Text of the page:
•    With the right sides together (the completely fabric covered sides) match the corners – you may find that the pieces are a few millimeters different in size, don’t worry you can ease them. I usually start with the side that the tacking was started on. Starting from whichever side of the piece you prefer (traditional whip-stitch or my opposite method) start with the first stitch as close to the edge of the pieces as possible underneath the fold if possible and continue on with the small, close together stitches trying to make sure that the tail of the thread is under the first few stitches to secure the end of the seam – when you come to other side of the pieces – making sure to stitch all the way to the fold. I finish the seam by backstitching over the last few stitches twice and then cutting the thread off close to the stitches.
The beauty of whip-stitch is that it is very strong and even when stitches are cut they need to be forcibly removed (unpicked) for the seam to unravel.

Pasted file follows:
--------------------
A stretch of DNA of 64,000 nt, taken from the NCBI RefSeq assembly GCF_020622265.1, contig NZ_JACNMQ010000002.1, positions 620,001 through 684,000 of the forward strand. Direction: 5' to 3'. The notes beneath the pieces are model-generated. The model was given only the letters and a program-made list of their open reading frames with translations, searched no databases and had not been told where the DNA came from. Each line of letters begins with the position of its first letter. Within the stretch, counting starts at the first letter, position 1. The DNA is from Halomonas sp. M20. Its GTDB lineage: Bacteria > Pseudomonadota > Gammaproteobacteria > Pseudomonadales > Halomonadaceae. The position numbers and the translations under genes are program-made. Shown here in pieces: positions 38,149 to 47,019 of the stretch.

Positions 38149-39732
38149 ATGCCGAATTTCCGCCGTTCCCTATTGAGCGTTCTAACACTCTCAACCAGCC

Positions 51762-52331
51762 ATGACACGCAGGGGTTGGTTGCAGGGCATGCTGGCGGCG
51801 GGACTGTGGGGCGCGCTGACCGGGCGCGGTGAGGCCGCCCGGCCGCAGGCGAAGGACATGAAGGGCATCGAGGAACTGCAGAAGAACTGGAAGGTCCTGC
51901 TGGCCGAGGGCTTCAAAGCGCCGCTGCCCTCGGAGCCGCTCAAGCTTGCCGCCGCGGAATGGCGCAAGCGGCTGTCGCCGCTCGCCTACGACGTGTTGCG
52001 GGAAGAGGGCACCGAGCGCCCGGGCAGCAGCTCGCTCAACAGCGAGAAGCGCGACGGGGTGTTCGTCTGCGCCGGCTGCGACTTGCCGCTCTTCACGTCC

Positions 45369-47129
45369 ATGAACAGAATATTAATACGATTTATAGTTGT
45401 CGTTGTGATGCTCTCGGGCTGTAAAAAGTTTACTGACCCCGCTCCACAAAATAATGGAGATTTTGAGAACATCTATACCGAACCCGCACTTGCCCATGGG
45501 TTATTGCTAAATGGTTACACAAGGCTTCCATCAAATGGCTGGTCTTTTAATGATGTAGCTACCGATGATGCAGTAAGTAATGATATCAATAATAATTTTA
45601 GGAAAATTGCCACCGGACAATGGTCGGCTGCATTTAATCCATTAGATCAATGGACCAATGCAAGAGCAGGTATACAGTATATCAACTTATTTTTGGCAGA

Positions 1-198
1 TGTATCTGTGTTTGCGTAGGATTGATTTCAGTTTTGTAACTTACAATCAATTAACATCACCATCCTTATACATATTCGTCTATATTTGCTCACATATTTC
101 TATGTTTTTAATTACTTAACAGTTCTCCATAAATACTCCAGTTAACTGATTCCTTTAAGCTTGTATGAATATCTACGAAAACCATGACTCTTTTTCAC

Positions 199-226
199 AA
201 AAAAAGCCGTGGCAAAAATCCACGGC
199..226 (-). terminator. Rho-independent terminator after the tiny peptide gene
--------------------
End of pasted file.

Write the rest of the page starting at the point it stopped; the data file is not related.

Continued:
•    if you run out of thread or the thread breaks before the seam is finished cut a tail and start a new thread making sure to stitch over the tail ends.
•    It is important to make sure that all the pieces are aligned otherwise the finished block will be misshapen – making sure that the pieces are aligned is easy enough to do: match the seams together. Pins can come in handy when matching seams – pin close to the seams to keep them aligned whilst stitching.

You can choose which pieces to start with if you have basted all the pieces: We started with A,B and C as it is the trickiest and the piecing most likely to cause problems because of the small size of the pieces.  So if you want start with the simpler pieces of A, G, H, I,and J.
If you are starting with A, B and C – first line up the short side of B with A matching the folded sides, whip-stitch across and line up the next B piece as before, you will not need to cut your thread this way.  When all B pieces are stitched stitch the mitre seams for the inside out, then attach C – you will need to cut the thread on these seams.


The way I constructed the design was to make all 3 flower blocks (A,B,C) and then attaching E and D to make into a rectangular-ish unit.  The piecing for the flower block with the leaves (F, N, M, E, A)  is pieced in the same way as you would a log cabin attaching F to the block then N and so on – this is where the second copy of the design comes in handy as it makes seeing where pieces attach easy.